We, like all MN farmers, have faced increasingly negative weather events over the past two decades, including drought, extreme rain events, deep winter kill, and powerful winds.  Each weather event cost us thousands of dollars in lost revenue as our strawberry plants died.  About five years ago, we enrolled in classes with Thaddeus McCamant at Central Lakes College to learn how to grow stronger plants that could withstand extreme weather and remain productive.  These classes led us to believe that healthy soil is the key to healthy plants, and that healthy plants can withstand adverse weather conditions.  We have to be careful with our soil, because we have a silt loam soil with a fairly high pH. In some areas of our strawberry field, the plants occasionally become chlorotic due to the high pH.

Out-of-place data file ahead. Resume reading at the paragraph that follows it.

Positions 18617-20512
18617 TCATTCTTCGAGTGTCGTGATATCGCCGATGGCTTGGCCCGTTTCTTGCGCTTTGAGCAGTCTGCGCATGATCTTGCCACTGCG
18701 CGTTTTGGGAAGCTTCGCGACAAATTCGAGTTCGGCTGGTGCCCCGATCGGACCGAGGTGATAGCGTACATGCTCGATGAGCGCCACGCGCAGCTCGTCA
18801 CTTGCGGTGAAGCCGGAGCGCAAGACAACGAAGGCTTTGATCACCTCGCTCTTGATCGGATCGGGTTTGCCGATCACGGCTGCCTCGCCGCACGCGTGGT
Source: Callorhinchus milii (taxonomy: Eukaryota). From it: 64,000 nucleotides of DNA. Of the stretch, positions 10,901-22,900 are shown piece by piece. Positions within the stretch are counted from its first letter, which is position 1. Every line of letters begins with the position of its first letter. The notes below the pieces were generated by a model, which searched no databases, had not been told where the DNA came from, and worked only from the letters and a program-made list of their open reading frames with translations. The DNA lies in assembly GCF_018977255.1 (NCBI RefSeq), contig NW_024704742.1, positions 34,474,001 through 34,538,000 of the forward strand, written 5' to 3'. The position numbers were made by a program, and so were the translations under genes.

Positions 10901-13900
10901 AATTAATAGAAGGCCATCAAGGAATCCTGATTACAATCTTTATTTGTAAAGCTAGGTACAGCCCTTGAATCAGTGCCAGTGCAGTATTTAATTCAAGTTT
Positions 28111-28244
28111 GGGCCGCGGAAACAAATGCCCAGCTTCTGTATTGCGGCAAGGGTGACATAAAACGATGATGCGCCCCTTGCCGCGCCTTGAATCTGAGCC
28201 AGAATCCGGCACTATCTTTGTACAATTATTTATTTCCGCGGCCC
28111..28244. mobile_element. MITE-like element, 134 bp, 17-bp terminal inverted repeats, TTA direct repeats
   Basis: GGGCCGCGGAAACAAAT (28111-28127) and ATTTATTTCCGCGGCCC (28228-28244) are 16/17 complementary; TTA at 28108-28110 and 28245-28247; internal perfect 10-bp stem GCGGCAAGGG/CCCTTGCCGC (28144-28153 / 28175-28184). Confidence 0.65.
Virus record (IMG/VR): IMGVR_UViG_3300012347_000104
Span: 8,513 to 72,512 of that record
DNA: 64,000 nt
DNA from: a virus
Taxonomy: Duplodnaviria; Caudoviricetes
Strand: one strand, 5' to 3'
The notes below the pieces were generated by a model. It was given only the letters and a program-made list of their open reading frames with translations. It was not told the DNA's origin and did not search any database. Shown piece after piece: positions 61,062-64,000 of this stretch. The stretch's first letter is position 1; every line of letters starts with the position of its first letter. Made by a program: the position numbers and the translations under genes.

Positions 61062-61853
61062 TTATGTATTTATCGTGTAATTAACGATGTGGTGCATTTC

Chlorosis is a major problem for strawberry growers in western Minnesota, where the soils are heavier and often have a pH above 7.0.  We know that chlorosis is due to a high pH, but other factors like soil compaction, soil health organic matter can either aggravate or minimize chlorosis.  

 

We began rotating our strawberry plants with covercrops, and grazing these covercrops with cattle.  Soil tests confirmed that nutrient levels and organic content were increasing.  Harvest data showed that their poundage per acre tripled.  Public interest in our farm soared, leading to speaking engagements, school tours, and a spot on WCCO for “Best Strawberry Farm in MN”.

 

However, the cattle have had some problems.  Their heavy bodies caused compaction in the areas around the water troughs, leading to poor strawberry plant establishment.  While compaction is a problem in all soils, it is worse for us, because iron chlorosis is often correlated with soil compaction.  The cattle grazed selectively, leading to heavy weed pressure in new strawberry beds.  Also, cattle prices dropped.